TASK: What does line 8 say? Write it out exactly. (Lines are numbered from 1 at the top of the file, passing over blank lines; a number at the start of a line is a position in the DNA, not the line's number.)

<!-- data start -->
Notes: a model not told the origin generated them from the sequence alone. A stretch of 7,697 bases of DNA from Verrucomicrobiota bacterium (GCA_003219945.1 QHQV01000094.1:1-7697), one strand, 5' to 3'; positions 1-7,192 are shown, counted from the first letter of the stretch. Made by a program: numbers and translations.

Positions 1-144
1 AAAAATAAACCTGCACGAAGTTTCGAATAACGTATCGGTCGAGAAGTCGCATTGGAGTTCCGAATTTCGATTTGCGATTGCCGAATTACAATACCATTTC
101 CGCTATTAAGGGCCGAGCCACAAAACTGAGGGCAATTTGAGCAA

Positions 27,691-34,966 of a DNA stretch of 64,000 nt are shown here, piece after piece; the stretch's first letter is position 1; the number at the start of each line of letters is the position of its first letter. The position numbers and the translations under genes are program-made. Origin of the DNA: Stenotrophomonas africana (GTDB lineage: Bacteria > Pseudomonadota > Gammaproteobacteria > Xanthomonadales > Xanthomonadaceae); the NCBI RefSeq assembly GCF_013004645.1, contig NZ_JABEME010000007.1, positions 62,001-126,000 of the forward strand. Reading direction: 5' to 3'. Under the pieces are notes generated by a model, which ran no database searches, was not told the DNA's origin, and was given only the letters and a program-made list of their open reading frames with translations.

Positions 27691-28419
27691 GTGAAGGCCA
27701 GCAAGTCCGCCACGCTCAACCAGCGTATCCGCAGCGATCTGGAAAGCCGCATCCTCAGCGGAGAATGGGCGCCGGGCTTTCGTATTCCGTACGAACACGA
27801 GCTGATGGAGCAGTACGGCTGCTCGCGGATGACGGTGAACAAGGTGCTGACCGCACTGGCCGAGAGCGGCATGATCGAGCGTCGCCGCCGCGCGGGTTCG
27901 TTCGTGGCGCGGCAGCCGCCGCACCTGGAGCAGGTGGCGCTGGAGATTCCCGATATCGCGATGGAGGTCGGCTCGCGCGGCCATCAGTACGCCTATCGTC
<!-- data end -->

27701 GCAAGTCCGCCACGCTCAACCAGCGTATCCGCAGCGATCTGGAAAGCCGCATCCTCAGCGGAGAATGGGCGCCGGGCTTTCGTATTCCGTACGAACACGA